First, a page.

– Mari-Lou A
    Commented Jul 15, 2013 at 2:09
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A shadow (singular noun) is the area of darkness that is created on a surface when a single object blocks the path of light to the surface. You might say "this building casts a shadow" or "those trees cast shadows".

Shade is an area of relative darkness created by one or more shadows. You might say "the shadow of that tall building creates shade".

Compare the following two sentences:

"Fish live in water and not on land"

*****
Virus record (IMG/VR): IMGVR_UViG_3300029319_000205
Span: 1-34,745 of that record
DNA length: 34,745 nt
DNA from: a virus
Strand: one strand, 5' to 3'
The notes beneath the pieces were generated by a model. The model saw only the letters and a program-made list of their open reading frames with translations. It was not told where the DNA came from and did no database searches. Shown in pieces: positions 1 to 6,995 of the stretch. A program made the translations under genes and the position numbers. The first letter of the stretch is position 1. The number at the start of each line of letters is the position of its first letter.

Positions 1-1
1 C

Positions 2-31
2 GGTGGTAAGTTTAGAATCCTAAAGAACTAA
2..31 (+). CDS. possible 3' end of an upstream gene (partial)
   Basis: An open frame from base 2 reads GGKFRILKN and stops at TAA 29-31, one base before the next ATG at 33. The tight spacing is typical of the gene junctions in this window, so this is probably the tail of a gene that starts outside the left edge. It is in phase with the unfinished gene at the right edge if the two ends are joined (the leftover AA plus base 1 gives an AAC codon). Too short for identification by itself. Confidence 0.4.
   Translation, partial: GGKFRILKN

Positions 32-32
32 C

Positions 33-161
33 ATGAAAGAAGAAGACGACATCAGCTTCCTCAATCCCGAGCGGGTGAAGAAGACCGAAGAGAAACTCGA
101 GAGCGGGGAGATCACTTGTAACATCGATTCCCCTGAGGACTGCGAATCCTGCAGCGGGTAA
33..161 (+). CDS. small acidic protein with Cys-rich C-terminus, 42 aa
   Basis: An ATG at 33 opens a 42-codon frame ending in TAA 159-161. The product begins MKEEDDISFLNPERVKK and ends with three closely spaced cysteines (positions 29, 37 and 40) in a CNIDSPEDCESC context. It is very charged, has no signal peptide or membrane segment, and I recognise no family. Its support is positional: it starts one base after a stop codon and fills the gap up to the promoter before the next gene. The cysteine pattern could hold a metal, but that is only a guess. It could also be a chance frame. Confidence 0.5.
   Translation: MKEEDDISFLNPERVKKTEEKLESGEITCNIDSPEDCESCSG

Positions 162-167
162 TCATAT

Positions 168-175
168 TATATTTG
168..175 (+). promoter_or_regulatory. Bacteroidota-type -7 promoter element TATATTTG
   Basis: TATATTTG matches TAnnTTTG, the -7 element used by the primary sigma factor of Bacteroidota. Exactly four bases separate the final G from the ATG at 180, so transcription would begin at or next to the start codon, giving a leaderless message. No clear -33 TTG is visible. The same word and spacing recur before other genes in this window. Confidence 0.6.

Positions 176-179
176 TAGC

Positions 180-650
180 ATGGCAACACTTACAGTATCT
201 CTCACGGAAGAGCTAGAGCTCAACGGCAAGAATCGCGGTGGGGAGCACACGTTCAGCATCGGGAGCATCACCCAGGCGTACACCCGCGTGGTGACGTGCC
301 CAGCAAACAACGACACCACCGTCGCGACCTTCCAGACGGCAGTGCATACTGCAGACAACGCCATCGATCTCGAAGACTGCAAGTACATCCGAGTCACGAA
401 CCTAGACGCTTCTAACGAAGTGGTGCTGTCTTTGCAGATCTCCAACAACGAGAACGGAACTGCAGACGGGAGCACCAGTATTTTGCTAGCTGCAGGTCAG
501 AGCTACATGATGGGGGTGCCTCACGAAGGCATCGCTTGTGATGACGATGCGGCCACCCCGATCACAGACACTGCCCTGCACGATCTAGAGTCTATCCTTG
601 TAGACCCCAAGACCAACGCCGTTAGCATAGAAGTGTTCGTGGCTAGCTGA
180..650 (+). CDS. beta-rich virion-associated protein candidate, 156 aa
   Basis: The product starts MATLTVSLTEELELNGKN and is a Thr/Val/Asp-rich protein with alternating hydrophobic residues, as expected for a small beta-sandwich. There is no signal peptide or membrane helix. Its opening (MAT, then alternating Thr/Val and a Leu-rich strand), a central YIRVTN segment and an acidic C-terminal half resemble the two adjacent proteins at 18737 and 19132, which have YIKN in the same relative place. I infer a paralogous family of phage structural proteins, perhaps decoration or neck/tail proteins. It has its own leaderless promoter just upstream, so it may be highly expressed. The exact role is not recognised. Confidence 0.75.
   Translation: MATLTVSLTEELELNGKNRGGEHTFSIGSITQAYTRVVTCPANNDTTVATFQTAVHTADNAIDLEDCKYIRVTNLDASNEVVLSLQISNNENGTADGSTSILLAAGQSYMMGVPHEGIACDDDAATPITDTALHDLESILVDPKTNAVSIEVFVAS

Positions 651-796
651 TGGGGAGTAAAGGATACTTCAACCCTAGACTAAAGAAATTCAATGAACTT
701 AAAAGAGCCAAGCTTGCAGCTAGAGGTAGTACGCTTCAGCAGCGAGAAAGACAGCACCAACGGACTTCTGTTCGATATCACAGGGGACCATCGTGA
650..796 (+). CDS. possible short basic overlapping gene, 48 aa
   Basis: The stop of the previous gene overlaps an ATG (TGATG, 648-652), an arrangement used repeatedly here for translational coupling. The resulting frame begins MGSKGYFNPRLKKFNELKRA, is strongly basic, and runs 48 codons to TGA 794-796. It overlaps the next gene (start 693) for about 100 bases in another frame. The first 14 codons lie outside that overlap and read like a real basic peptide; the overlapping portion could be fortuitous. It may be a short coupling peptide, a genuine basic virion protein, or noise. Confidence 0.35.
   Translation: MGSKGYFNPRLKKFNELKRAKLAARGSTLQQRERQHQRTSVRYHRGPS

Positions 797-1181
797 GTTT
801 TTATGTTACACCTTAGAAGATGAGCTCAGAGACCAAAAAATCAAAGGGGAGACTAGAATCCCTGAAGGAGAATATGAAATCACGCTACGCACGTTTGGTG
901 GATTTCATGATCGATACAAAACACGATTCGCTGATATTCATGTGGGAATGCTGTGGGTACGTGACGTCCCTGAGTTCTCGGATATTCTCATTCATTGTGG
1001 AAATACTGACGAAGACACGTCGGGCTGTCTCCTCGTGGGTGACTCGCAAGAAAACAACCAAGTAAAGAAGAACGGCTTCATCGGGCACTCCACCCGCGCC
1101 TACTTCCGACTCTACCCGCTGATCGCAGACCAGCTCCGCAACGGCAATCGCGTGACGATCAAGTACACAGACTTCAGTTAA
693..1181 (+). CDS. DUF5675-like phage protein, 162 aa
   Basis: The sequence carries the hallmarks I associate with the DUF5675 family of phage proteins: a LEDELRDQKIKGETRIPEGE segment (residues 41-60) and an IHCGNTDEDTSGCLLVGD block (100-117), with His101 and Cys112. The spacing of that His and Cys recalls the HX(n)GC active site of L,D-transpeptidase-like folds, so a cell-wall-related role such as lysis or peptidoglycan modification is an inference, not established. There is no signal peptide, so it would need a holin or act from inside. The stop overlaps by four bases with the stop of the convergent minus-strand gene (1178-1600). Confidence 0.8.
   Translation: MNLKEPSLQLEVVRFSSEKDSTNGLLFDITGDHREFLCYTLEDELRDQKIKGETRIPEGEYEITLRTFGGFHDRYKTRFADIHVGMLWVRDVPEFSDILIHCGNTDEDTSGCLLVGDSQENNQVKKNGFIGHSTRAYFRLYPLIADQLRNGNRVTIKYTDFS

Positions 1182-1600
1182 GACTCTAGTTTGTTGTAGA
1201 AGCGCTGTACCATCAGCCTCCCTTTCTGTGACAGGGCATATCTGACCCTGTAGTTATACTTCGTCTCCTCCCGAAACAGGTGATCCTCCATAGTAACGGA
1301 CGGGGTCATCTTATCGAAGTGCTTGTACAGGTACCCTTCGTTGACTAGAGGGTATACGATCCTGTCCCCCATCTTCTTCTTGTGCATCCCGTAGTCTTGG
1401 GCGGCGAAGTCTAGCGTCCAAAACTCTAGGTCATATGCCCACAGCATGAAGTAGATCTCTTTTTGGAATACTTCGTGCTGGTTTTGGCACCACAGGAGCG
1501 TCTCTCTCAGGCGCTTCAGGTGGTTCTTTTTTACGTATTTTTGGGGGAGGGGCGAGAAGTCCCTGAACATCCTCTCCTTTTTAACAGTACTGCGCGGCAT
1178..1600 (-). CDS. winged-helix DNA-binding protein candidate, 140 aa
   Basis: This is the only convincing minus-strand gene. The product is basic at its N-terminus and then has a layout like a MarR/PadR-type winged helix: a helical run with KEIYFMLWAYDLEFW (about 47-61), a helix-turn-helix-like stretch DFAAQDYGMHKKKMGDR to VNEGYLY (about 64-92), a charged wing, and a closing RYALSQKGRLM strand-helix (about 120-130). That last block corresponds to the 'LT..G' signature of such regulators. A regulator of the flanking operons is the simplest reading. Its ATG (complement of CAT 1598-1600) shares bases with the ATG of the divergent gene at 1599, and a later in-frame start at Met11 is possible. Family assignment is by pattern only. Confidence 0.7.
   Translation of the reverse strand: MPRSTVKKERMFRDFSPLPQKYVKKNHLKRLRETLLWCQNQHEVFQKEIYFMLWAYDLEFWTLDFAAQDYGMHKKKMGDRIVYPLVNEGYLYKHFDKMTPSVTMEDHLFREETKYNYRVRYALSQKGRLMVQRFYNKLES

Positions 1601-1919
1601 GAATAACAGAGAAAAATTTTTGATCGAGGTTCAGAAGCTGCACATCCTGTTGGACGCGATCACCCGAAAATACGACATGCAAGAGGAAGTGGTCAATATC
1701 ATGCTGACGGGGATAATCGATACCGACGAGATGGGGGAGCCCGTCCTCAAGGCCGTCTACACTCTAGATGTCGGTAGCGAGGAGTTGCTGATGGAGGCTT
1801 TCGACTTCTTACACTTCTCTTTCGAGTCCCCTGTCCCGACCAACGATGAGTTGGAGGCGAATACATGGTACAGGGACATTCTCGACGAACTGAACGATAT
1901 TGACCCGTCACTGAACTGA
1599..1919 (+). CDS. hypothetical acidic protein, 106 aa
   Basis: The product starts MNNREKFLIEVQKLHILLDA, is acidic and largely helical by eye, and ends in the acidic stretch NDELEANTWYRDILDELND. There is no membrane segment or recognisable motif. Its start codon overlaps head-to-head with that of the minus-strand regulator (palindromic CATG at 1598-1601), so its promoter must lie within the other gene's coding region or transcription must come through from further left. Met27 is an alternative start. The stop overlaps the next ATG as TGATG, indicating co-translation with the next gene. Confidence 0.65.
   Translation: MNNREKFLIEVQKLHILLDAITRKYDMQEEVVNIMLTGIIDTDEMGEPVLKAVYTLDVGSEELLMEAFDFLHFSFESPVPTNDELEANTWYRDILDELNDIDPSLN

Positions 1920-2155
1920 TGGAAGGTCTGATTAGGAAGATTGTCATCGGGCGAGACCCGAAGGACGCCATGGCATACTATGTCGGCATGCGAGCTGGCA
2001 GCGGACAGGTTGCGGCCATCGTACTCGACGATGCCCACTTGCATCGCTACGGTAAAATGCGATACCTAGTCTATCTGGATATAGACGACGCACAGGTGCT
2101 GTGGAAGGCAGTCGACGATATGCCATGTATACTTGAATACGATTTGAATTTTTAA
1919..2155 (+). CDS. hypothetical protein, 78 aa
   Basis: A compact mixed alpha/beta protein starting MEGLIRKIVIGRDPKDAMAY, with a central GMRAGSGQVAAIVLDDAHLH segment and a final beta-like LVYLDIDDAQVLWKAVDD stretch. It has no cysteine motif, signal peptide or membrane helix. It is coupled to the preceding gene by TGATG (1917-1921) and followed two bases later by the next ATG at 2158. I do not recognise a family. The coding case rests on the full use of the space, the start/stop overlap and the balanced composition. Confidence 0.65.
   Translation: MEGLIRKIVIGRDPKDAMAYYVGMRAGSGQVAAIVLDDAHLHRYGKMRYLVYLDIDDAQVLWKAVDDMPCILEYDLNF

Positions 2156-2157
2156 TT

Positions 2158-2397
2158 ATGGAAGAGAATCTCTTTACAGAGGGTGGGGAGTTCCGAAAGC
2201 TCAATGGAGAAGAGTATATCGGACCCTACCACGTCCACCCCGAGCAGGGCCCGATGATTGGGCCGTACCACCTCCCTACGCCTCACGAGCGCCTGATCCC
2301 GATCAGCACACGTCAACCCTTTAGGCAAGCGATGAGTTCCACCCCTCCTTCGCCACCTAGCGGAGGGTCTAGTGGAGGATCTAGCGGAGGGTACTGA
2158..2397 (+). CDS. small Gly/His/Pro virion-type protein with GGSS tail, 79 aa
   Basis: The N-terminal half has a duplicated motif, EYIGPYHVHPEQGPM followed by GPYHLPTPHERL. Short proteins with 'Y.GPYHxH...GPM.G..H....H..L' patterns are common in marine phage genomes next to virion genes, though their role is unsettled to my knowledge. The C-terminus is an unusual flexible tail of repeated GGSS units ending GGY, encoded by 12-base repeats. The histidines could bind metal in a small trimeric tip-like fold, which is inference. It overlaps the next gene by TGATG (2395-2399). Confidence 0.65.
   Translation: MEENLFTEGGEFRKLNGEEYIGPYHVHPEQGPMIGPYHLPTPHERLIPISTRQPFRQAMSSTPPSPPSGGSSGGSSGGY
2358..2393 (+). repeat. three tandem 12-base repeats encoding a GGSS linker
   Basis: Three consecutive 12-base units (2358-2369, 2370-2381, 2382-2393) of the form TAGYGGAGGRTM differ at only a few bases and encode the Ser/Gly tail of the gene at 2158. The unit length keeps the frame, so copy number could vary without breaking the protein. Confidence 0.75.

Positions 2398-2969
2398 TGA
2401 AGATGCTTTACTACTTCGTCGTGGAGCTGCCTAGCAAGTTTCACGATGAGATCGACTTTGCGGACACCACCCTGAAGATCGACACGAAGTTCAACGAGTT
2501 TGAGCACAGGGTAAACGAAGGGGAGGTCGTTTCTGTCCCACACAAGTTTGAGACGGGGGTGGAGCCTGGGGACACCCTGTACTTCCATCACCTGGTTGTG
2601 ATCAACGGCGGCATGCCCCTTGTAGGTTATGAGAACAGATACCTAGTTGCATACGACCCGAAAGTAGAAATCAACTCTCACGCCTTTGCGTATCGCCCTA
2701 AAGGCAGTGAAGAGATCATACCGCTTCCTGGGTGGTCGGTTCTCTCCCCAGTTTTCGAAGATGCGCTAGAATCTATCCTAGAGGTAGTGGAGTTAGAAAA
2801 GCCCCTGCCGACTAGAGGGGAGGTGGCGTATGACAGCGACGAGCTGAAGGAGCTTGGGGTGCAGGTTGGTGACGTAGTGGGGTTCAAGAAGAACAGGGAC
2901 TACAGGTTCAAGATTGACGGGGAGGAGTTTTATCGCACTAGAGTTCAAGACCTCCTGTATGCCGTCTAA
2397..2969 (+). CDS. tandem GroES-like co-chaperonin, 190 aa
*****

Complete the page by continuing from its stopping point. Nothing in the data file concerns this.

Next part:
vs

"My goldfish lives in a tank and not in a cage"

In the first sentence, water and land are used in the same sense as shade. In the second sentence, tank and cage are used in the same sense as shadow.

The usual wording of your sentence would therefore be "I am in the shade and not in the sun".

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  • Yes - it seems that, though both shadow and shade are arguably abstract nouns, shade is more so.
    – Edwin Ashworth
    Commented Jul 8, 2013 at 19:39
  • @EdwinAshworth "Yes - it seems that", does it mean that even native EN speakers like you Edwin have trouble with describing these two words?
    – Derfder
    Commented Jul 9, 2013 at 20:54